JIMMY VAN HEUSEN (1913 - 1990)
Jimmy Van Heusen was a favorite composer of both Bing Crosby and Frank Sinatra, who recorded more than 70 of his songs. As a teenager he adopted the more sophisticated name of the shirt manufacturer when he began singing and playing piano on a Syracuse radio station. In college he wrote a song with Jerry Arlen (Harold’s brother) which was recorded by Cab Calloway. He wrote “Oh! You Crazy Moon” (1938) and “Deep in a Dream” (1939) with lyricist Eddie De Lange and came up with two hits from a failed Broadway show in 1939: “Darn That Dream” with De Lange and “I Thought About You” with Johnny Mercer.
The following year he formed a fruitful partnership with lyricist Johnny Burke. Writing for Hollywood movies, they produced a string of hits for Bing Crosby—“Moonlight Becomes You” (1942), “Sunday, Monday, or Always” (1943), the Academy-Award winning “Swinging on a Star” (1944) and “Personality” (1946). Three films in 1944 produced “Suddenly It’s Spring,” “It Could Happen to You,” and “Like Someone in Love.” “Here’s That Rainy Day” (1953), introduced by Dolores Gray in Carnival in Flanders, was popularized by nightclub singers and recorded by a host of jazz artists.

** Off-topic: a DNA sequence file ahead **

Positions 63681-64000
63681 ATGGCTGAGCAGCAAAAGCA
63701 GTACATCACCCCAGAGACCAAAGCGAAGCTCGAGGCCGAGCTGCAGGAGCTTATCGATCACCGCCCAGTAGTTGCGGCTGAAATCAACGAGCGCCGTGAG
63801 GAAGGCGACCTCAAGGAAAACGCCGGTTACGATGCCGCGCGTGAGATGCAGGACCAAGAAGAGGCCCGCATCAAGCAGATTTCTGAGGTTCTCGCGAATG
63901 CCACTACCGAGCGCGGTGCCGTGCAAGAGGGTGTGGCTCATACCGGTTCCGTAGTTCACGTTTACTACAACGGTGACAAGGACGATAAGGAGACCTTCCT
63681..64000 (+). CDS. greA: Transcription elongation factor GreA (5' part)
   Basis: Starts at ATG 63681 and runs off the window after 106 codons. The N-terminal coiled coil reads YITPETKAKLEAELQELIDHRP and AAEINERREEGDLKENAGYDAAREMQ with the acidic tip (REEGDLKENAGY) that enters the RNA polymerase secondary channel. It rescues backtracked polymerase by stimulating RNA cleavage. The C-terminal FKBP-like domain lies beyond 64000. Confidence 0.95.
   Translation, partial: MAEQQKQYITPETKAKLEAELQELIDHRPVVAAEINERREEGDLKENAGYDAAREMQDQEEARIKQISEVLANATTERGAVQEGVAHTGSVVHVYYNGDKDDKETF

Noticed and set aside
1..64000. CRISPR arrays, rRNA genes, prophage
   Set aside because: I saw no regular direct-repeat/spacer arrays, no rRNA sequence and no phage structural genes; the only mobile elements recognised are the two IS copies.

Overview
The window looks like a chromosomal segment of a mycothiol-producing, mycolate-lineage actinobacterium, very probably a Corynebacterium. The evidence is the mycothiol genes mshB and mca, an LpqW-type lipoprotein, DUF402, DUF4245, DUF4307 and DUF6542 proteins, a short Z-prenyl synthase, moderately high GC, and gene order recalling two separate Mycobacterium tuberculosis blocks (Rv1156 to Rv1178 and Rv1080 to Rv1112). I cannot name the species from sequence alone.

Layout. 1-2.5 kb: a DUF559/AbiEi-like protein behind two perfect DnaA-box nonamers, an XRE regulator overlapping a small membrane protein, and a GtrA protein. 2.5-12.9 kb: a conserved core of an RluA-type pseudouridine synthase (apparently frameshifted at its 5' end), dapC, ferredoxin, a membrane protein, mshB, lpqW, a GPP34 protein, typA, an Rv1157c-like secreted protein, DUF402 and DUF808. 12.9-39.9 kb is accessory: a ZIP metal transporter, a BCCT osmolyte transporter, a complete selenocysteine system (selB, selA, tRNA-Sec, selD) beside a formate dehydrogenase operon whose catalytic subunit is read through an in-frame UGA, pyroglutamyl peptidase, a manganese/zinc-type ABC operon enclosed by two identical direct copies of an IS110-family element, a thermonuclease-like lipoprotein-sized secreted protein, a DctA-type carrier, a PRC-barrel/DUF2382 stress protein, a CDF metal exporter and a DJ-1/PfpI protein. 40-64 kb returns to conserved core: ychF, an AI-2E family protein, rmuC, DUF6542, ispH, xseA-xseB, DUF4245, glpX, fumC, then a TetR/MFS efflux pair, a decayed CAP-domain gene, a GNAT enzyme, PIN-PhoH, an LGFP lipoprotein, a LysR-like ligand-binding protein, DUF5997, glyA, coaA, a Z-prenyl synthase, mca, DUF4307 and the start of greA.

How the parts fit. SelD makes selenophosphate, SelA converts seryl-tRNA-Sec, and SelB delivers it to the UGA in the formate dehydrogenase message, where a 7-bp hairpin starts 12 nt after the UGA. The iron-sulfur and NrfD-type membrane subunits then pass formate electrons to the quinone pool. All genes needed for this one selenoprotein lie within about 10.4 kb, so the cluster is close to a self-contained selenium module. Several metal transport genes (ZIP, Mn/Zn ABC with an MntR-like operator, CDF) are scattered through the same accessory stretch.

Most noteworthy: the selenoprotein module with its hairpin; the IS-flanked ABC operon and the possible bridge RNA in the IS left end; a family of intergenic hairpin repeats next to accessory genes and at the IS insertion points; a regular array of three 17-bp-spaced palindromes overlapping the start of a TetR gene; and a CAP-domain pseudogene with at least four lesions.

In 1954 Sinatra hired Van Heusen to collaborate on a television adaptation of Our Town with lyricist Sammy Cahn which resulted in the Emmy-Award winning “Love and Marriage.” Cahn and Van Heusen wrote a variety of hit tunes from the swinging “The Tender Trap” (1955), “Come Fly with Me” (1958) and “My Kind of Town” (1964) to the contemplative “The Second Time Around” (1960) and the dark ballads “Only the Lonely” (1958) and “September of My Years” (1965). Their partnership also produced three Academy-Award winners: “All the Way” (1957), “High Hopes” (1959), and “Call Me Irresponsible” (1962).
-- Sandra Burlingame
Courtesy of JazzStandards.com